Above image: By Shirien Damra.
As a collective, we are living in unprecedented times. The triple pandemic of COVID-19, white supremacy, and capitalist-driven climate crisis has intensified survival fears and made the structural oppression we are living under more palpable and unbearable. We are coming face to face with the fact of our interdependence, and the stakes are high. Either we as a species learn to live well with each other and the earth now, or die trying.
As so many wise souls are reminding us, our liberation is bound together, and we need each other, now, more than ever.
“Nobody’s free until everybody’s free.”
-Fannie Lou Hamer
To get free, we need ways to navigate the hard parts involved in working with others as we build a world rooted in interdependence, regeneration, and justice.
So what do we do when we inevitably run into conflict?
This was the question on our minds when we wrote a new conflict workbook for groups working towards a shared purpose — Turning Towards Each Other: A Conflict Workbook.
As two people who come from community-building and social movement backgrounds, we have seen and experienced dreams crumble because we, or people we love, couldn’t find a way through a difficult interpersonal conflict with a comrade or a colleague. We care deeply about our communities and the ways they’ve been harmed by structural oppression. We put together Turning Towards Each Other because of all the times we found ourselves in gut-wrenching, sometimes relationship-ending tangles with people we depended on.
We believe deeply in people’s transformative capacity to access our wholeness and create new worlds based in love. And we believe this is crucial to a future where we can all thrive. We compiled this workbook to offer exercises for self and group exploration to build our collective self-awareness, resource, and conflict resilience.
By conflict we mean disagreements and interpersonal tensions, not abuse and structural violence. Gaining skills that help us work through conflicts is not a substitute for transforming structures and repairing harms. Rather, being able to work through and resolve interpersonal tensions will increase our capacity to work together for the long haul, which we’ll need to do to dismantle oppressive systems and create regenerative ones.
Because we live in a world shaped by legacies of brutal colonization, enslavement, and heteropatriarchy, we must assume that these power structures are always present in us and our relationships. Whether or not we have formal power, we can enact subtle and gross forms of anti-Blackness, white supremacy, sexism, homophobia, transphobia, ableism, classism, and other structural oppressions. When we avoid conflict or move through it carelessly, we end up acting out and reinforcing micro versions of oppressive structural patterns unconsciously, even if we are from an identity harmed by those systems. This can end relationships, sidetrack organizations, and undermine social movements.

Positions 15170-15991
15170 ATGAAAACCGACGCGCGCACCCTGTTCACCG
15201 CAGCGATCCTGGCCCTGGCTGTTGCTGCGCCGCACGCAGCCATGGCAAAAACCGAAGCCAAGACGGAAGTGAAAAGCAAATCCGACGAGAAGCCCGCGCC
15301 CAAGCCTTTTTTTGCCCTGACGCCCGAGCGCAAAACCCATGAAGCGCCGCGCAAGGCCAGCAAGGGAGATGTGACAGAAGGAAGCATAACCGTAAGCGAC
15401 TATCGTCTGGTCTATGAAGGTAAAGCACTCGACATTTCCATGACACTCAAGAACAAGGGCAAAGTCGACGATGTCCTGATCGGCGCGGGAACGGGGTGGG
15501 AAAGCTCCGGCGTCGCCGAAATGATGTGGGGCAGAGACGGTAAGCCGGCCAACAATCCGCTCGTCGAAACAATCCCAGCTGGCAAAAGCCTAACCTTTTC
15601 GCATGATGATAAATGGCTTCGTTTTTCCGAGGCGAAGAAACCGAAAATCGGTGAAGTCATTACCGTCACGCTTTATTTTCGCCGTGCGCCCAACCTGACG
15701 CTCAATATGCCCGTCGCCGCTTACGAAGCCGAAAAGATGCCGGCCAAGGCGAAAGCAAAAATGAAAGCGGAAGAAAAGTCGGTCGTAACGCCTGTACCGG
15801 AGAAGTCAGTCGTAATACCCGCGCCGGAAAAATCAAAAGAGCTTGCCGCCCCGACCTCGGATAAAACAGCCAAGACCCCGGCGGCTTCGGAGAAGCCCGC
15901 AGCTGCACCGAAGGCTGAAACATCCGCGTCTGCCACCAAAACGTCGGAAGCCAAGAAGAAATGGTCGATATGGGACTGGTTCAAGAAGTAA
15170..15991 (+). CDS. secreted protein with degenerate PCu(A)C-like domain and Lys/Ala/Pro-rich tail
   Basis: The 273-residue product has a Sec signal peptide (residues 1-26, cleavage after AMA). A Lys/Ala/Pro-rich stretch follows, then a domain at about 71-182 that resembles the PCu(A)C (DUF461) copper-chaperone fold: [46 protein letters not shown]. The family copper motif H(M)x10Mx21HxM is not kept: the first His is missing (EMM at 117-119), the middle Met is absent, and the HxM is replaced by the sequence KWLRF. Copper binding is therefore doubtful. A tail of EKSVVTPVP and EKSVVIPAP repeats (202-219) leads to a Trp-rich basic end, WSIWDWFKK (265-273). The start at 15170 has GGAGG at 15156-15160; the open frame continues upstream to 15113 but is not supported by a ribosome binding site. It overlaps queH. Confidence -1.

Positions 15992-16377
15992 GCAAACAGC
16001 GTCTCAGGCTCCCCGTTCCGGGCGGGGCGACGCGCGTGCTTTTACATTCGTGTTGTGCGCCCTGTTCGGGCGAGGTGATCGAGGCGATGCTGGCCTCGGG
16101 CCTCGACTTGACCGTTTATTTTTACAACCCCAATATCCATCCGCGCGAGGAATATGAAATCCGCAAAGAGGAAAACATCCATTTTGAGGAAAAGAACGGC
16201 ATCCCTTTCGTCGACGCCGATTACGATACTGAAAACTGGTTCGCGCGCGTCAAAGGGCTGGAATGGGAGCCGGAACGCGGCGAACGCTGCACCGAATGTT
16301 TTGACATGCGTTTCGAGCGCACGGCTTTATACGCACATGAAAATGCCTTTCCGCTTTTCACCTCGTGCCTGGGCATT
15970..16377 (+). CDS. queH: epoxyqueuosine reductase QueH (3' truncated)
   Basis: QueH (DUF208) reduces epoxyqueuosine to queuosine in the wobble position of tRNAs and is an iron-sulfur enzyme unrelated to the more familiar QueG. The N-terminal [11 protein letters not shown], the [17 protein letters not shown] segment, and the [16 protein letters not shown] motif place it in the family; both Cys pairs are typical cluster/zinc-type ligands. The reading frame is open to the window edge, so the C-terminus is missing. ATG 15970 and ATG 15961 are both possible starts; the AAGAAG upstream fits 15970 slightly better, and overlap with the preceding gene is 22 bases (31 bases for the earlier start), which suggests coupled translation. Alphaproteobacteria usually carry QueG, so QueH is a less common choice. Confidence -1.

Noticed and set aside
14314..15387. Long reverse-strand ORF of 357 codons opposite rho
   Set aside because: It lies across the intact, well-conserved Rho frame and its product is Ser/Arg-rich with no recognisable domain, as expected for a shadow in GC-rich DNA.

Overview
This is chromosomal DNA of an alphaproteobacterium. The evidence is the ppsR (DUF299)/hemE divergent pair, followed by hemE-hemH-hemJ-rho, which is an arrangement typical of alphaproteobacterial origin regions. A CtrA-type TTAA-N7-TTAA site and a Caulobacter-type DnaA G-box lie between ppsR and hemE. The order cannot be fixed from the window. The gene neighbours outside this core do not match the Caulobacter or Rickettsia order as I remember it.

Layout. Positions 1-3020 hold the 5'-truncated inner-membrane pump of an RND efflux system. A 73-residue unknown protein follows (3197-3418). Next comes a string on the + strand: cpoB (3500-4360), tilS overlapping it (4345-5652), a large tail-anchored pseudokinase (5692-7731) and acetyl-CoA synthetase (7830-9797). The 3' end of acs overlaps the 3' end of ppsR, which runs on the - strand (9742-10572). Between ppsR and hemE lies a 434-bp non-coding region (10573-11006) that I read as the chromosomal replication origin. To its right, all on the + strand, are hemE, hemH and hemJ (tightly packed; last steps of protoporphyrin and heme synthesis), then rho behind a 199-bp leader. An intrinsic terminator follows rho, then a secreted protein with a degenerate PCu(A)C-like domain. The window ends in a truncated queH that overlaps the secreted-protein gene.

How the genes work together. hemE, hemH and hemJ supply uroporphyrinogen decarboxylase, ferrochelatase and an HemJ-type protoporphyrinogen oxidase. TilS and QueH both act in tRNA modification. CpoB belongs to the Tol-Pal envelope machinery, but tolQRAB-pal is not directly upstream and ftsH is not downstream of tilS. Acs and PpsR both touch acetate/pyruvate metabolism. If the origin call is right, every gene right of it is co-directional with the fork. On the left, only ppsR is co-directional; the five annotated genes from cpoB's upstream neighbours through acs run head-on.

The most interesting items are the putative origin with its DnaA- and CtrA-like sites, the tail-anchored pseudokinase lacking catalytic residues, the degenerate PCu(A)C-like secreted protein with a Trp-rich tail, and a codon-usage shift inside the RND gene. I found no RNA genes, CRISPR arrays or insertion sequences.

Turning towards each other when in conflict may be a messy sticky uncomfortable process, but it is critical, unavoidable, and can yield many gifts, especially if held in a sense of mutual care and commitment to learning.
Five Gifts of Turning Towards Conflict
- Conflict connects us to our values and needs. Conflict indicates that there has been a “miss” in meeting a core need. Our core needs (e.g. belonging, autonomy, creative expression) are rooted in values —(e.g. love, justice, liberation). Conflicts allow us to get familiar with our core needs and the ways we get activated when we experience them not being met. This pushes us to grow by taking responsibility for our needs and to come into deeper alignment with our values.
- Conflict clarifies strategy. Often times, conflicts in groups are a result of unclear strategy, i.e. how a group meets its goals. Teasing out the strategic questions from the interpersonal tensions can help clarify what the disagreement is really about, and allow a group to more deeply align on the “how.”
- Conflict surfaces assumptions. Conflict surface outdated assumptions in how we relate to each other, why we want to do our change work, and what we think the best way to get there is. When these assumptions haven’t been challenged, we can often be operating within the status quo (i.e. structural oppression on auto-pilot). When we surface, name, and update assumptions, insights abound.
- Conflict heals. Conflict shines a light on past hurts and traumas (structural and interpersonal), on our neglected parts that are most afraid and most in need of love. If held in the context of mutual care and growth, conflict offers these neglected parts a new context in which to experience being met with care and love. Such experiences can be deeply healing and liberating.
- Conflict strengthens relationships. When we take the risk to reveal our needs and uncomfortable truths, and navigate challenges together, we build intimacy and trust. Turning toward each other through conflict heals and brings us closer to the relationships we need, to actually get to the world we want to live in.
For more strategies and practices on how to turn towards each other during conflict to build the world we need, check out our workbook and our upcoming workshop series.
We hope this is a liberating resource for you!
Jovida Ross works with Real Food Real Stories, seeding culture towards a caring, regenerative, and just tomorrow. www.realfoodrealstories.org.
Weyam Ghadbian is a Syrian community weaver, healer, meditation instructor, and transformative facilitator. www.weyamhealing.com.